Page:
If you have ever looked up baby stuff online, the clever algorithms that convert search terms into marketing data probably have presented you with countless ads for the Gerber Grow-Up Plan. Targeted to new parents, the plan is a whole life insurance policy you can purchase for your children when they are newborns or infants.
The rationale behind such a product goes like this: Because life insurance is more expensive the older the insured is, it makes sense to lock in a low rate at the earliest possible age. Moreover, because whole life policies build cash value in addition to providing death benefits, plans such as Gerber's protect you financially from a worst-case scenario, as well as provide a vehicle to save for college and other future expenses.
- The Gerber Grow-Up Plan is a whole life insurance policy marketed to new parents for their children.
- In most situations, children do not need life insurance but can benefit from the policy once they are older.
- Because children are so young, premiums on these policies tend to be quite affordable.
- The purchase of mutual funds may be a better choice than whole life insurance for saving towards a child's future financial needs.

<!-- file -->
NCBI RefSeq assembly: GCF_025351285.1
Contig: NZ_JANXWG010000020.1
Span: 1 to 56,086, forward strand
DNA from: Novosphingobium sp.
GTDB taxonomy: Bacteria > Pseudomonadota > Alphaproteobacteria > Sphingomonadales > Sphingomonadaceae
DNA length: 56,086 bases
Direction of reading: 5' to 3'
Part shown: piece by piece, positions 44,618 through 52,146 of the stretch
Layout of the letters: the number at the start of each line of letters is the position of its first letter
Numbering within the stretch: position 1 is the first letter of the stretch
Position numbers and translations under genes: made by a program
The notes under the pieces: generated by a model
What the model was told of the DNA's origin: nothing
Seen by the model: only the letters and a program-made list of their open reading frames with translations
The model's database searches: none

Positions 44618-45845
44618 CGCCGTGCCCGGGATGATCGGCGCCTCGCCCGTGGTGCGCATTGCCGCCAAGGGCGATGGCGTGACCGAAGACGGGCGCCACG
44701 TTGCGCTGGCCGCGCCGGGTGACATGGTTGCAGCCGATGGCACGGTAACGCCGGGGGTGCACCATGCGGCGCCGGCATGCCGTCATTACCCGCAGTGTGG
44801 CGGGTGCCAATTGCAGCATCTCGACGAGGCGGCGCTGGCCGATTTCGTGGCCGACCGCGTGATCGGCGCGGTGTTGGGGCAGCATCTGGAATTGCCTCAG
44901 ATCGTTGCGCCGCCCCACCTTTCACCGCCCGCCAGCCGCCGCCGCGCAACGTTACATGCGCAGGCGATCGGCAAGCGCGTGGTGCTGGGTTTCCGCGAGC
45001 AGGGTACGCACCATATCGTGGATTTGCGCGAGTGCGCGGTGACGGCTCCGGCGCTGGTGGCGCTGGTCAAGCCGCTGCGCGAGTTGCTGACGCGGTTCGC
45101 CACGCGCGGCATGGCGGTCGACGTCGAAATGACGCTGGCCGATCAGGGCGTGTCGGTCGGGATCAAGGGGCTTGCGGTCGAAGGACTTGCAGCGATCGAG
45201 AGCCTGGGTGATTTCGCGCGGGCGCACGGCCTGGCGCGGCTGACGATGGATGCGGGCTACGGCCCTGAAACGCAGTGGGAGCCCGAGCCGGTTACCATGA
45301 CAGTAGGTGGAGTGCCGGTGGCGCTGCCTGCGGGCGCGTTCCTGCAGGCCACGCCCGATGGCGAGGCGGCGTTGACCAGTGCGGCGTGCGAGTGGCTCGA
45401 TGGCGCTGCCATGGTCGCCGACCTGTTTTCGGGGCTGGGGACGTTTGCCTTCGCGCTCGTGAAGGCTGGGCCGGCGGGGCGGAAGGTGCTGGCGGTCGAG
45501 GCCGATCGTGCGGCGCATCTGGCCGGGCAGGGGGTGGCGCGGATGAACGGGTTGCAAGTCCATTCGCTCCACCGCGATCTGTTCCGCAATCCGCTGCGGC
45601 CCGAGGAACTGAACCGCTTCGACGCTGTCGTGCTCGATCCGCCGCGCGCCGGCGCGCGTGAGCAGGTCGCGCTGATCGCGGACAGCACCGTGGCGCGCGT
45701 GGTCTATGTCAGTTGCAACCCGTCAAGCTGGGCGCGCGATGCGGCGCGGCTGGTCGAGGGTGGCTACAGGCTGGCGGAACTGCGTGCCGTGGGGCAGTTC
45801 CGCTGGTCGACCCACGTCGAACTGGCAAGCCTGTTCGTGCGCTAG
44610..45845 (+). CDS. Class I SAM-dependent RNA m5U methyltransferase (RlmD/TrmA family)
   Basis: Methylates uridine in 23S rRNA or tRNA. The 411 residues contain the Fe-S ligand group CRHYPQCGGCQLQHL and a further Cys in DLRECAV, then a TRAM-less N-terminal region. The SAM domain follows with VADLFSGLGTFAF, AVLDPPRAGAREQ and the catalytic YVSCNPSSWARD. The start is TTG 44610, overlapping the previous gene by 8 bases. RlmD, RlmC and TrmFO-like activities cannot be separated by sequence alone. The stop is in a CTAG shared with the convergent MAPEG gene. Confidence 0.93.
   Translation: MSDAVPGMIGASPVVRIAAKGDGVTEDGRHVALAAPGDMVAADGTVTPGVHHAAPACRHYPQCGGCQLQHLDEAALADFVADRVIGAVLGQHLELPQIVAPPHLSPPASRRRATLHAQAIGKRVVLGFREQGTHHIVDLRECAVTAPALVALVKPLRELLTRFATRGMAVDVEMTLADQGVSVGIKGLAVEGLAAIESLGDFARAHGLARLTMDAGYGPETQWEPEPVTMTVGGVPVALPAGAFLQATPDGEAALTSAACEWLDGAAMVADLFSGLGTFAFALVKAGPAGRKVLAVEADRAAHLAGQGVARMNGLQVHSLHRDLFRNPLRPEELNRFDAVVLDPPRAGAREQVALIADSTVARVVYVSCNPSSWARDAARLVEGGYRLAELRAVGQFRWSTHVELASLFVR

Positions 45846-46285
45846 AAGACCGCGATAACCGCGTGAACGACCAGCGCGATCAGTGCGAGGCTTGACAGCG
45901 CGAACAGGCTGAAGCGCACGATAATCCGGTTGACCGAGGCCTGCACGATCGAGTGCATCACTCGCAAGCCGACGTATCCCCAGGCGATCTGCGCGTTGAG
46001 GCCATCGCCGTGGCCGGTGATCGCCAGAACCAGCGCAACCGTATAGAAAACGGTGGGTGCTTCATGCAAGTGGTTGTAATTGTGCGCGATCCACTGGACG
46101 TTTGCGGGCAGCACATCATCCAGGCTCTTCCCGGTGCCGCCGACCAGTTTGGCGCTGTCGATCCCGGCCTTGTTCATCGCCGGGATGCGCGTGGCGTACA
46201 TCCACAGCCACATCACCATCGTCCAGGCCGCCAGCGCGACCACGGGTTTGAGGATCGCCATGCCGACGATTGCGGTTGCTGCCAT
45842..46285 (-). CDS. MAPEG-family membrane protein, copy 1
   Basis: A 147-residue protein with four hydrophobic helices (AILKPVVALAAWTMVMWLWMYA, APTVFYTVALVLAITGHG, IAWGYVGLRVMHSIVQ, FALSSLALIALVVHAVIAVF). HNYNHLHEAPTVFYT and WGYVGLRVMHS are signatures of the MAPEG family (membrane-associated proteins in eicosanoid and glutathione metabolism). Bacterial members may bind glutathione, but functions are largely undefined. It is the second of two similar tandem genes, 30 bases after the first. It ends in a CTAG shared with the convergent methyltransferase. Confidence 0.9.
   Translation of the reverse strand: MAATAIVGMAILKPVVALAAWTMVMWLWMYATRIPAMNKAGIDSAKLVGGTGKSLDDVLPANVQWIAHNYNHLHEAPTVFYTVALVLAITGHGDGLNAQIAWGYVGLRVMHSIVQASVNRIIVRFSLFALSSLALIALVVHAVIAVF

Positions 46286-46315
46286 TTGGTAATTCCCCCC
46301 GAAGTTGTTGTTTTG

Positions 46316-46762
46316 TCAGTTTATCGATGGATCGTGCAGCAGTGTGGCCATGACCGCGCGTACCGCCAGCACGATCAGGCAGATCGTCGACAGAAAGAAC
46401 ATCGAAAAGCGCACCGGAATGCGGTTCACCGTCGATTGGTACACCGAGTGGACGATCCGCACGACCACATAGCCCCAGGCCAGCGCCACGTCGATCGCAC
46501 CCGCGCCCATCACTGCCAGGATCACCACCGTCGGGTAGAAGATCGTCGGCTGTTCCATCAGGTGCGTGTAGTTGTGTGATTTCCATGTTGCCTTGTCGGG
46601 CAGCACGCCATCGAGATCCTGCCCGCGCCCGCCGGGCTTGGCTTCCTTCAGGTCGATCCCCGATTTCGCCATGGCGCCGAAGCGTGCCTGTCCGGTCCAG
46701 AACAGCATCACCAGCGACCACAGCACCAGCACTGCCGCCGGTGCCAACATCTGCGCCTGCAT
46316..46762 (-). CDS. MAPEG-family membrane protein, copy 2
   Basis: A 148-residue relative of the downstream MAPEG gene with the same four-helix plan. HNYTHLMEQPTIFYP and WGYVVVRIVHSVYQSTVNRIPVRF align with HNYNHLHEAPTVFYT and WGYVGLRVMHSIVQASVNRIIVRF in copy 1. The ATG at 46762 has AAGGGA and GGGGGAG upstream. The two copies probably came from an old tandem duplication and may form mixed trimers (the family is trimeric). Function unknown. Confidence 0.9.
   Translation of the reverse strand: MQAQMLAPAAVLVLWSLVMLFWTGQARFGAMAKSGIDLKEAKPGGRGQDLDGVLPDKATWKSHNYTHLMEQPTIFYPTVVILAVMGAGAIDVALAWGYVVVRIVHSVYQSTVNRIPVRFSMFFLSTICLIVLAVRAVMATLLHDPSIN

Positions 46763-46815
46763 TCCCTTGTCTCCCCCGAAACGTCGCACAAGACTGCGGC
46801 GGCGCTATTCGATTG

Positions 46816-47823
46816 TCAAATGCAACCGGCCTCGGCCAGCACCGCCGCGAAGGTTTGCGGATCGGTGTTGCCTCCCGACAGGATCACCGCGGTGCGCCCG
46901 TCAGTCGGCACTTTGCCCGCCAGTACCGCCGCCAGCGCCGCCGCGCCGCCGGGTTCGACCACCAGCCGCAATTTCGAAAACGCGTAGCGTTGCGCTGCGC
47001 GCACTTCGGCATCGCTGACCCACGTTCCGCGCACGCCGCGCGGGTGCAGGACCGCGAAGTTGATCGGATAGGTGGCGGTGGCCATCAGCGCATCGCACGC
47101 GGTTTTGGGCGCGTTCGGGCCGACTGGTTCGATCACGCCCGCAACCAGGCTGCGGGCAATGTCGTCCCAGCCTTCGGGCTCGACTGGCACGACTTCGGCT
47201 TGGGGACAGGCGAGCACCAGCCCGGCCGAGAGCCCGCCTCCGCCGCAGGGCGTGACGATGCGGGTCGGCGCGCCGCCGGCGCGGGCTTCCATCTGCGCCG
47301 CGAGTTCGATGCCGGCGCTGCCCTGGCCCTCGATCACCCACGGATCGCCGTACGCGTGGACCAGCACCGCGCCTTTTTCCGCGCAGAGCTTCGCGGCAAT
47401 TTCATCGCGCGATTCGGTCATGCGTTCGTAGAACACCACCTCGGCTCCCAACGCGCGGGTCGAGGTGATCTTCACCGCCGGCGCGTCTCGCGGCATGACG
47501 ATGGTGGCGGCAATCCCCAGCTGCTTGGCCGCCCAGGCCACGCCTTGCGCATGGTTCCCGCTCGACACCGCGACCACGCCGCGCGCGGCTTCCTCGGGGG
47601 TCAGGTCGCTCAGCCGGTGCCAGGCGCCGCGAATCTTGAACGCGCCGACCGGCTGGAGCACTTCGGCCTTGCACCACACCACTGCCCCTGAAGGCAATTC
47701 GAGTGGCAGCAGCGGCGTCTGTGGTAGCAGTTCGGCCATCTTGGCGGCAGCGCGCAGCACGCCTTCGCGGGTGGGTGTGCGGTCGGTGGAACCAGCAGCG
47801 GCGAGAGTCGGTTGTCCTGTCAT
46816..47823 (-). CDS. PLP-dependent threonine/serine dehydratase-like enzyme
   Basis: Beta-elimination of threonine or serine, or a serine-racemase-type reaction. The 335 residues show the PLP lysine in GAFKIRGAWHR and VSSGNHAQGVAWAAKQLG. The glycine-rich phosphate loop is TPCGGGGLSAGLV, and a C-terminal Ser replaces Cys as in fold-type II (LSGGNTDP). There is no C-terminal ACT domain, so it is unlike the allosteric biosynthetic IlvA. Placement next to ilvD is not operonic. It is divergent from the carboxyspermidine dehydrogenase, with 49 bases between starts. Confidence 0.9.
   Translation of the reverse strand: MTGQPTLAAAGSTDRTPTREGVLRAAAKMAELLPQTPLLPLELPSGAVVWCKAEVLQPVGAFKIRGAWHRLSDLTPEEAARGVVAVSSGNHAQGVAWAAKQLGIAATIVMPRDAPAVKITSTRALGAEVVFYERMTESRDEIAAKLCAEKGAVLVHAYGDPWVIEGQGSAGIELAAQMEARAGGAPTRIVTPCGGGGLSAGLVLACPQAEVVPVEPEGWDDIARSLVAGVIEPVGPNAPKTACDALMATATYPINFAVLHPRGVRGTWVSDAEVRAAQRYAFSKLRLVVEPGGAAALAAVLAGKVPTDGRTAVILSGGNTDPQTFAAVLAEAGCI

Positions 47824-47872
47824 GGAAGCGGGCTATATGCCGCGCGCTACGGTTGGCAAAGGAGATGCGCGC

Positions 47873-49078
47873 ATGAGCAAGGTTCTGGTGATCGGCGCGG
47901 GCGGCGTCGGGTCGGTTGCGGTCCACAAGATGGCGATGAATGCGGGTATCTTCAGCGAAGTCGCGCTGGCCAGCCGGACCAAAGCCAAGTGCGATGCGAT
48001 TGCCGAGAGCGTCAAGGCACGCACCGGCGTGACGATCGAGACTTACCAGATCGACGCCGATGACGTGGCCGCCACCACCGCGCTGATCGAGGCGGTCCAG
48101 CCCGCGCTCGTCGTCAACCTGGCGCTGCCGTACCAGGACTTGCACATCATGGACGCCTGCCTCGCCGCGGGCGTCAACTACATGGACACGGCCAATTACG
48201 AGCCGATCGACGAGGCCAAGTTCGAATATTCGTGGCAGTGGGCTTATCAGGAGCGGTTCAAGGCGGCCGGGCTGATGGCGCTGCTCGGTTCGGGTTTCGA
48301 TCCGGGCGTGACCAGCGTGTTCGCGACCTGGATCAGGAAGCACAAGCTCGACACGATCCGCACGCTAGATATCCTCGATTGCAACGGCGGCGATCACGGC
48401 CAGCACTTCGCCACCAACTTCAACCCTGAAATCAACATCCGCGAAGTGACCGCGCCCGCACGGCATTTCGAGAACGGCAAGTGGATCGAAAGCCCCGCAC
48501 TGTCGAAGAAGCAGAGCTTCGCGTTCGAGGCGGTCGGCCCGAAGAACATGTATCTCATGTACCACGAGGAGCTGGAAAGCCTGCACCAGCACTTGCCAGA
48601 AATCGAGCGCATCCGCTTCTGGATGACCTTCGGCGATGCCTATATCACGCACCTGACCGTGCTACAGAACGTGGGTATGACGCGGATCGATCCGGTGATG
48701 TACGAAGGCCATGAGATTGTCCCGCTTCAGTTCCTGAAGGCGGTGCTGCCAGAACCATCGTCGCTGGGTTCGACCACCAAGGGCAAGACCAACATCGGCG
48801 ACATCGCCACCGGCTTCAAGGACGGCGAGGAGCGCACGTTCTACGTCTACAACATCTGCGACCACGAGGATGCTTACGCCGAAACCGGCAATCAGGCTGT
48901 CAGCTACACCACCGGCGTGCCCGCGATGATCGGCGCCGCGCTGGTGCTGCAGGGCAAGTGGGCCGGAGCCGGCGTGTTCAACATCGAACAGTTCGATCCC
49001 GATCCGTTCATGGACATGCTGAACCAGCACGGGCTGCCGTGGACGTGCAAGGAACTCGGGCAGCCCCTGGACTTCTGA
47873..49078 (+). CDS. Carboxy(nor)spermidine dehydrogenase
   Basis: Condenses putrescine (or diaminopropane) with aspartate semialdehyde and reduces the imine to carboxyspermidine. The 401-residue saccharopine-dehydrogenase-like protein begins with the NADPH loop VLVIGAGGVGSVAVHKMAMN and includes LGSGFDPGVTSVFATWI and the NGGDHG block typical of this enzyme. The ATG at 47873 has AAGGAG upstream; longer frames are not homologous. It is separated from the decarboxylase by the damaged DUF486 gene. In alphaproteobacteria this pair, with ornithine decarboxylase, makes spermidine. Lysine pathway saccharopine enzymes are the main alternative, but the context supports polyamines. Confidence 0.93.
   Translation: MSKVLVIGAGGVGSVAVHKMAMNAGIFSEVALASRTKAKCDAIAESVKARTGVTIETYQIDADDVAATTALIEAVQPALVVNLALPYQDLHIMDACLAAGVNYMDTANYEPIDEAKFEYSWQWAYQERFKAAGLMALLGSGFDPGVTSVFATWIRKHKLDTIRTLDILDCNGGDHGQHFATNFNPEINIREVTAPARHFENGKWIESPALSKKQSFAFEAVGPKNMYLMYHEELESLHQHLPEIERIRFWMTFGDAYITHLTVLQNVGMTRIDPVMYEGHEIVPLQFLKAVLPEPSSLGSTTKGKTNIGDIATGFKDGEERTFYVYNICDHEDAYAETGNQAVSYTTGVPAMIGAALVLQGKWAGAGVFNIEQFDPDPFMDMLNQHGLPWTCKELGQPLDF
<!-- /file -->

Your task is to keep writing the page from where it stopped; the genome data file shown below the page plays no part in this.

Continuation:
- Gerber's death benefit's maximum amount is $100,000.
Who Needs Life Insurance?
The primary purpose of life insurance is to protect the insured's family and dependents from financial calamity if he dies prematurely and his income is cut off. For example, a father and a mother earn $50,000 per year each and have two young children, both of whom they hope to send to college. The father dies in a car accident during a severe thunderstorm.
His wife and children are devastated emotionally, and the family income is cut in half. Now the mother has to pay for the house, car, food, clothing, and other necessities on her own, and she must also find a way to continue saving for her children's education.
The father and the mother in the above scenario need life insurance. Why? Because the family depends on the parents' income, the loss of which creates a severe financial hardship. Children are different. While they contribute many things to their families, money is almost never one of them and because of this fact, it may make little sense to pay to insure yourself against a doomsday scenario that does not even exist.